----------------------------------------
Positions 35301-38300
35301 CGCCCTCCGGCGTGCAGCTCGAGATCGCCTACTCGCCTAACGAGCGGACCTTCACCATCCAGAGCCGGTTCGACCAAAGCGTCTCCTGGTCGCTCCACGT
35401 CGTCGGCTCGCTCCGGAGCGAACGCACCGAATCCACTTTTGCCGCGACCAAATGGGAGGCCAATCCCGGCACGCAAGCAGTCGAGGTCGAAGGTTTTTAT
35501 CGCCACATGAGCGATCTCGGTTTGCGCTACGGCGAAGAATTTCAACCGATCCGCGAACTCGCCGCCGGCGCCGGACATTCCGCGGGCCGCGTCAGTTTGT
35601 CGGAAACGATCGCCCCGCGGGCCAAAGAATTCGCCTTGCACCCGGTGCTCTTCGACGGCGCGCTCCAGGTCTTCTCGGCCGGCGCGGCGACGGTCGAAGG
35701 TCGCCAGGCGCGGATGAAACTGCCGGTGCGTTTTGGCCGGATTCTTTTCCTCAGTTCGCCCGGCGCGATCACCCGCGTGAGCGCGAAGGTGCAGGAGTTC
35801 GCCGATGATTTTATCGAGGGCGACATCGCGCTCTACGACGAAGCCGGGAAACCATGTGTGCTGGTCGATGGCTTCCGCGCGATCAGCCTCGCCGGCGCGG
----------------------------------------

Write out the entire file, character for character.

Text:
Positions 35301-38300
35301 CGCCCTCCGGCGTGCAGCTCGAGATCGCCTACTCGCCTAACGAGCGGACCTTCACCATCCAGAGCCGGTTCGACCAAAGCGTCTCCTGGTCGCTCCACGT
35401 CGTCGGCTCGCTCCGGAGCGAACGCACCGAATCCACTTTTGCCGCGACCAAATGGGAGGCCAATCCCGGCACGCAAGCAGTCGAGGTCGAAGGTTTTTAT
35501 CGCCACATGAGCGATCTCGGTTTGCGCTACGGCGAAGAATTTCAACCGATCCGCGAACTCGCCGCCGGCGCCGGACATTCCGCGGGCCGCGTCAGTTTGT
35601 CGGAAACGATCGCCCCGCGGGCCAAAGAATTCGCCTTGCACCCGGTGCTCTTCGACGGCGCGCTCCAGGTCTTCTCGGCCGGCGCGGCGACGGTCGAAGG
35701 TCGCCAGGCGCGGATGAAACTGCCGGTGCGTTTTGGCCGGATTCTTTTCCTCAGTTCGCCCGGCGCGATCACCCGCGTGAGCGCGAAGGTGCAGGAGTTC
35801 GCCGATGATTTTATCGAGGGCGACATCGCGCTCTACGACGAAGCCGGGAAACCATGTGTGCTGGTCGATGGCTTCCGCGCGATCAGCCTCGCCGGCGCGG